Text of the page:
Color is an essential aspect of any artwork, and changing the hue of your artwork can significantly impact its overall aesthetic. However, if you’re new to digital art or CSP, you may find the process of changing hue challenging. That’s why we’re here to guide you every step of the way and ensure that you have the necessary knowledge to change the hue of your artwork with ease.
With this skill, you can take your digital art to the next level and create stunning works that capture the eye and the imagination. Let’s get started and learn how to change hue in Clip Studio Paint!
How to Change Hue in Clip Studio Paint
Select the layer that you want to adjust in the Layer Palette.
Go to the “Layer” menu and select “New Correction Layer.”
Select “Hue/Saturation/Luminosity” from the list.
A new “Hue/Saturation/Luminosity” layer will be added to your Layer Palette.
You can adjust the “Hue” slider in the Layer Properties to change the image’s hue. You can also adjust the “Saturation” and “Luminosity” sliders to change the saturation and brightness of the image.
Once you have made your adjustments, click the “OK” button to apply the changes.
You won’t be able to effectively use Hue in Clip Studio Paint if you don’t understand the basics of Hue. You first need to understand that Hue isn’t color, and color isn’t Hue. People use these terms interchangeably, but they aren’t the same technically. It is very common, even among artists and designers, to think they both mean the same thing.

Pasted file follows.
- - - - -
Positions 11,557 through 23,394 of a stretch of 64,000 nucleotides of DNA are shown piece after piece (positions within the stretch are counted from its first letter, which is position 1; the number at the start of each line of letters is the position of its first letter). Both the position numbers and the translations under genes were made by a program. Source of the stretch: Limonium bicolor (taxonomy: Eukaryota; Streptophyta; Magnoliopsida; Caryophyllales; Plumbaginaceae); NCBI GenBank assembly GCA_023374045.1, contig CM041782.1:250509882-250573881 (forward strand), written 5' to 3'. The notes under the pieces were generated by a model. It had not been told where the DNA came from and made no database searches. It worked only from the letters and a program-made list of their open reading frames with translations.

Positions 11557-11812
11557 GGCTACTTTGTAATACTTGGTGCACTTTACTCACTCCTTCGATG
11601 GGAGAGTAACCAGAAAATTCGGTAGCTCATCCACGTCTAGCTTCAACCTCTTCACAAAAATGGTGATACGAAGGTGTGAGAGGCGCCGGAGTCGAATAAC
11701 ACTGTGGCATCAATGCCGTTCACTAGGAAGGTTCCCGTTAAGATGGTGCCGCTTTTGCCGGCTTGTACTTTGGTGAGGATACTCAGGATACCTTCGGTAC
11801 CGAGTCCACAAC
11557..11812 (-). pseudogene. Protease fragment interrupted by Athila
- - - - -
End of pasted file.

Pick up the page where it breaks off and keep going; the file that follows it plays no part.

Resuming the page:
Generally speaking, they are similar, but technically, they aren’t. So, what is the difference? Color is the general term. Color describes every Hue, Tint, Tone, or Shade. Black, white, and gray are often referred to as colors. On the other hand, Hue refers to the dominant color family of the specific color you are looking at. Black, white and gray isn’t hues.
If you are imaginative, you can think of hues as colors of the rainbow. If we arrange the colors in a circle, in a sequence from orange, orange-blue, blue-orange, etc., we will end up with a color wheel of the Hues of that color.
Also, when you are thinking about Hues, remember that each hue has different colors that vary in value (dark/light) and chroma (intensity). Even though they vary in value and chroma, they are still part of the same family.
Let us take the blue Hue, for example. In the blue Hue, you can find a wide variety of ranges. In the blue Hue, you’ll find pure blue, light blue, dark blue, high chroma blue, low chroma blue, etc. Understanding these things will help you when you are using that Hue slider in Clip Studio Paint.
Finally, Hue describes where the color that we see came from. The hue can be compared to one of the six primary and secondary colors. In other words, the mixture you’re looking at has a foundation color that is either Yellow, Orange, Red, Violet, Blue, or Green. Capiche?